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Analyse and compare both versions of William Blake's the chimney sweeper, How does Blake evoke our sympathy in these poems

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Introduction

Analyse and compare both versions of William Blake's the chimney sweeper, How does Blake evoke our sympathy in these poems The first version of the Chimney sweeper In the next to last line of the first stanza, the cry "'weep! 'weep! 'weep! 'weep!" is the child's attempt at saying "Sweep! Sweep!" which was the chimneysweeper's street cry. This poem shows that the children have a very positive outlook on life. They make the best of their lives and do not fear death. At the end of the first stanza the poet says "your chimneys I sweep, and in soot I sleep" this is getting the reader involved in the poem and making the reader feel sorry for him. Although our chimney sweep has a sad tale to tell he himself comforts another boy, Tom Dacre, by talking to him until he falls asleep. The poem then reflects the demons that enter little Tom's head as he sleeps. He dreams of many other chimney sweeps that have suffered the same fate as him. ...read more.

Middle

The message or theme of this poem is perhaps very simple; appearance doesn't always show the truth. The parents sold their child because of his actions and behaviour to the condition of his life; looking more deeply would have shown that he is unhappy with matters and perhaps caught in a spell of discouragement. His feelings were innocent and calm yet somehow the parents were secure in believing that he could handle whatever experience they had thrown upon him. Maybe the parents chose not to look more deeply and went on believing that things were fine; maybe it is true and they truly were not alerted. Either way, it is unfair to the young boy to lead such a life of hard work and unhappiness, even though such a life was more common in the time of the poem than it is in our society today. All the blame cannot be attributed to the parents. Their son could have spoken up and told them of his feelings. ...read more.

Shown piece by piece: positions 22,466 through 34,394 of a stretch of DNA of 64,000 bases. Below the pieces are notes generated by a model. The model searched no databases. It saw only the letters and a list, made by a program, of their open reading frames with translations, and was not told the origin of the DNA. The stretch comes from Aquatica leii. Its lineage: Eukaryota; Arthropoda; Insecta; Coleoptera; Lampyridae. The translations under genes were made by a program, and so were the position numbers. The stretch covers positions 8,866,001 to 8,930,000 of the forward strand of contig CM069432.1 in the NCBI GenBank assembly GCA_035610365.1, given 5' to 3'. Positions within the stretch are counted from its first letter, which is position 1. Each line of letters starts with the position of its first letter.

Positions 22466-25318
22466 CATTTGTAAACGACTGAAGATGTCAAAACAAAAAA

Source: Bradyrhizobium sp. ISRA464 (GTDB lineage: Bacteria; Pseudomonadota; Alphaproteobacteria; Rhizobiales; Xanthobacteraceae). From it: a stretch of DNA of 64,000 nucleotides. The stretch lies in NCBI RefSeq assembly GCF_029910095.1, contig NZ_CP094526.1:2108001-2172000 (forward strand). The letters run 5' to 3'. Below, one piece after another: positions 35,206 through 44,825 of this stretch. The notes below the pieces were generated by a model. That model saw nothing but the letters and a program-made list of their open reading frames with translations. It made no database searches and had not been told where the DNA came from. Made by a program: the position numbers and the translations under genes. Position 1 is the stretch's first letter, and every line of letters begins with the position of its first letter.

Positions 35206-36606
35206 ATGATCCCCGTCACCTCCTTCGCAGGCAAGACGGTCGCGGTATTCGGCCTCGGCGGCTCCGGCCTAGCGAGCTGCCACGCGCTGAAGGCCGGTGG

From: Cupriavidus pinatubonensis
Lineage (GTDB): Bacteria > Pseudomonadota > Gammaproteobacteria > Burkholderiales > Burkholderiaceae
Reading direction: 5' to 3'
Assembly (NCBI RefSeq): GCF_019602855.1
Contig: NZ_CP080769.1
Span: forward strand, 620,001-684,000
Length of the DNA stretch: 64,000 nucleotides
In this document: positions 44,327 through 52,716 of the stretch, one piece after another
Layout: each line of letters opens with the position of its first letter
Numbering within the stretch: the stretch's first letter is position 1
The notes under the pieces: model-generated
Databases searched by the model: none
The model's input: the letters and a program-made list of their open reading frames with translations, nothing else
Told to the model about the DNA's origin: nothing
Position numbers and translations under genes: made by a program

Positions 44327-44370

Conclusion

In both versions the reader is made aware of how young the child is with the words "weep, weep, weep" underlining the fact that he is too young to say the word "sweep". Also the stark contrast of the black sweeps and the cleanliness of snow and bright white hair is used in both versions to describe the dirty and horrible job of a chimney sweep. There is a strong religious theme running through both poems in version 1 Tom dreams of being locked in a coffin but being released by an angel with a bright key and how if he had God for a father he would never want joy. Where as in version 2 the boy sweeper says how his parents go to praise god and his priest and king. "Who made up a heaven of our misery". Perhaps the biggest impact on me personally was that both poems were based around the theme of "child neglect". However I did enjoy both poems and look forward to getting to know William Blake better. Gareth Davies 01/05/07 ...read more.

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